Community Foundation

The Big News in Philanthropy Across Central Florida

Central Florida has a vibrant nonprofit community, and there is always something to share. However, three things have recently happened in Central Florida that are newsworthy in the nonprofit sector because they impact the sector-at-large. I’d like to highlight them briefly here.


First, the P. Due to the Edyth Bush Foundation’s continued generosity for 15 years to the Center, the Philanthropy and  Nonprofit Leadership Center (PNLC) has changed it’s name to the Edyth Bush Institute for Philanthropy and Nonprofit Leadership. More than 2,000 nonprofit leaders from over 200 members utilize the courses and other resources each year. Since the Center serves so many they are truly a “cornerstone” in Central Florida’s nonprofit community. Margaret Linnane still serves as the Executive Director. Under her guidance, the list of programs continues to grow. Central Florida is truly fortunate to have a resource as comprehensive as the Edyth Bush Institute for Philanthropy and Nonprofit Leadership.


Homelessness continues to be the hottest topic among the nonprofit community. And, Andrae Bailey, CEO of theCentral Florida Commission on Homelessness, made waves when Cardboard Stories, the media campaign went viral. Cardboard Stories was seen along I-4 billboards, on the news feed of many Facebook profiles, and received local press. Because of his effective and persistent action to shed light on the issue of homelessness, Andrae was awarded runner up as Central Floridian of the Year. His activism has put him and the Commission in the spotlight, garnering the support of politicians and other organizations. Many organizations are coming together in a collaborative effort to implement an effective model to reduce homelessness.


Third, Charity Magazine  is now in it’s second year highlighting the news, stories, and organizations that are making a difference in Central Florida. Eric English, Editor, has gone from publishing an inaugural issue in 2014 to a quarterly issue in print this year. Two columns to look forward to are written by Mark Brewer and Kaia Forget for the pulse of philanthropy.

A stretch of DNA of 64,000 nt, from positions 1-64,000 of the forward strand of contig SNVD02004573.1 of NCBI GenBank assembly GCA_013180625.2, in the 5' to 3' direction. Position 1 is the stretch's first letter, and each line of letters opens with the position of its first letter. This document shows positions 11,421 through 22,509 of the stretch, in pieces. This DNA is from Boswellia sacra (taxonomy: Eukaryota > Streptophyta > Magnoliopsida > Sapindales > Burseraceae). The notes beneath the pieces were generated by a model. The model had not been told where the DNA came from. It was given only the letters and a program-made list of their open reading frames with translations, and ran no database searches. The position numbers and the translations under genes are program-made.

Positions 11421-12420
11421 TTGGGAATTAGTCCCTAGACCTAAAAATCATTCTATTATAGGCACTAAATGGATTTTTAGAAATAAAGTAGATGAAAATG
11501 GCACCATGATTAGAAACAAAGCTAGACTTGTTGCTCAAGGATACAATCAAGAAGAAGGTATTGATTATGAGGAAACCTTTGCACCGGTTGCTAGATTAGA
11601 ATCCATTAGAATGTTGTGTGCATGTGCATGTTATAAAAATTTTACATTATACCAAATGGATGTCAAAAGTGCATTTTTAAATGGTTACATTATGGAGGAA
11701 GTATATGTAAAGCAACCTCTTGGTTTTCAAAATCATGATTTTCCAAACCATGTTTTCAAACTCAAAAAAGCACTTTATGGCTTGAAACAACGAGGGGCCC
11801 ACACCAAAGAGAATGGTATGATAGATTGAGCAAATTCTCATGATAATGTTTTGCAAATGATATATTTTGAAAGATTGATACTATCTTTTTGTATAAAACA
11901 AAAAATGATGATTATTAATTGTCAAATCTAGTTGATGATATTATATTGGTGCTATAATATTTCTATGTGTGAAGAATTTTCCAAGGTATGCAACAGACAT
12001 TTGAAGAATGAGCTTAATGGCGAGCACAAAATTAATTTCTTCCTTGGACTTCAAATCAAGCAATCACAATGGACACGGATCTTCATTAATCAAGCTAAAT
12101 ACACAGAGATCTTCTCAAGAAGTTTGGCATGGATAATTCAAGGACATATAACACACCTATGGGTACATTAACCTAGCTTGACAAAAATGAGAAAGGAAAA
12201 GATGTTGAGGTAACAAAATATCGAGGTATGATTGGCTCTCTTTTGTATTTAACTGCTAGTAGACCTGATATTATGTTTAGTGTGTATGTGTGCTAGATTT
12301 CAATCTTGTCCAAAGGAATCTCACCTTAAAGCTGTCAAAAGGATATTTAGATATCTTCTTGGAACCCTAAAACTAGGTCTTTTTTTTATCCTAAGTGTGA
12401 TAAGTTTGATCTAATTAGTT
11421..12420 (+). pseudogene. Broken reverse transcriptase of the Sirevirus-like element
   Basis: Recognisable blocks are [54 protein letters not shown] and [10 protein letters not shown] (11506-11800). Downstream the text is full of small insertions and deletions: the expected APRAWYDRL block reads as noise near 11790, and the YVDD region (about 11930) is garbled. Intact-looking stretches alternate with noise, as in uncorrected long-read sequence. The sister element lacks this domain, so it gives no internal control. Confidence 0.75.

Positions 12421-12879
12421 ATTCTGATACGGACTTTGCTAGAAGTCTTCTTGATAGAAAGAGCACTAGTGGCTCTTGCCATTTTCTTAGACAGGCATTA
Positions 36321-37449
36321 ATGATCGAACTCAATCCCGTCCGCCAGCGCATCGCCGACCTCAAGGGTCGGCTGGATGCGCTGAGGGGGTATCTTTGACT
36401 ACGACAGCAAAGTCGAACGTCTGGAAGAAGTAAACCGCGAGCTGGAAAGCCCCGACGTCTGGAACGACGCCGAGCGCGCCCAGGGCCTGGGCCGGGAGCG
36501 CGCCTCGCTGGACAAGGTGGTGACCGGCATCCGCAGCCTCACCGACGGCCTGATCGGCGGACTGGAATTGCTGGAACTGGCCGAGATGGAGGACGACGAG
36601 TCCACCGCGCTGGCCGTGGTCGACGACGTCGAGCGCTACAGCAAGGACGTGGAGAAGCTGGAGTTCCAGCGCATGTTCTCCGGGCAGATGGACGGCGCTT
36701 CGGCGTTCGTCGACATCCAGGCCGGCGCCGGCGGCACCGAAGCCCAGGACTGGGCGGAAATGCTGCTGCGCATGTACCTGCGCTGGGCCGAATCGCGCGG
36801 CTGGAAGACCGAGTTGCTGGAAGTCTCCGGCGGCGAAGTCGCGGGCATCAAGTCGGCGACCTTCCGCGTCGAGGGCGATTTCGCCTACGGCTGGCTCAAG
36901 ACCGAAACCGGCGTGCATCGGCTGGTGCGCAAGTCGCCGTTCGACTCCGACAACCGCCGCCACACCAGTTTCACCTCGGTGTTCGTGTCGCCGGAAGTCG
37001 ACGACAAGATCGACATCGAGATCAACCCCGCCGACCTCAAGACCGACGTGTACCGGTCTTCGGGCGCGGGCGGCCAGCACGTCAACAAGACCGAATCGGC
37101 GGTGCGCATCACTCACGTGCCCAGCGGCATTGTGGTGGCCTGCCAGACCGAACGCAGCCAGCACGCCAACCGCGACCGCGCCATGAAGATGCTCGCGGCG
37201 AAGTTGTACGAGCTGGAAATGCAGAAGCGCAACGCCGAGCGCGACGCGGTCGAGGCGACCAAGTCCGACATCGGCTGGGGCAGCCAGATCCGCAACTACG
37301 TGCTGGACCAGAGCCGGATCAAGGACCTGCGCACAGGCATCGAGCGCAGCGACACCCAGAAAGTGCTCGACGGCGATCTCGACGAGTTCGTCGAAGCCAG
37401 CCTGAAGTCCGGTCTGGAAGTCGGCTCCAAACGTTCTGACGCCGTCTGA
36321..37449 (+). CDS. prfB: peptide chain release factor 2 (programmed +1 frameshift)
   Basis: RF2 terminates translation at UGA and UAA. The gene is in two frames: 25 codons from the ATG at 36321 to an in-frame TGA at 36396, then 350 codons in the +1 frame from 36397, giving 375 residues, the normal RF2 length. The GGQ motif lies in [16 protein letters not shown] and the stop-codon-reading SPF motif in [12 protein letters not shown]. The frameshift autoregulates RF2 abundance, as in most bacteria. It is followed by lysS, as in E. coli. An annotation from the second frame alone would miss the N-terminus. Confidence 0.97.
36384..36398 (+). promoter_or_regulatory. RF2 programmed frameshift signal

Gratitude: A Legacy for Lake County

The Leesburg Regional Medical Center Foundation, led by Executive Director Ted Williams, has seen many changes since 2009 when he accepted the position. The Leesburg Regional Medical Center (LRMC) began serving the community in 193 with 15 physicians and 25 support staff members. In their first year they served 2, 357 patients. Today they serve Lake, Sumter, and surrounding counties with the help of their 331 physicians and 1,790 support staff. In 2012 they cared for 52,000 patients. Their legacy continues to be a beacon in our community in many ways including as the largest single employer in Lake County. Ted has championed continued growth as the President of the Foundation and the Vice President of the Medical Center. Ted spends his day dedicated to his work. You may find him bringing a casserole to a sick friend over the weekend, checking on another before surgery at 7am, or reaching out to a colleague who lost a loved one late into the night. He doesn’t do these things because of his job description. He does this because of his heart. Ted’s heart quickly turns strangers into lifelong friends.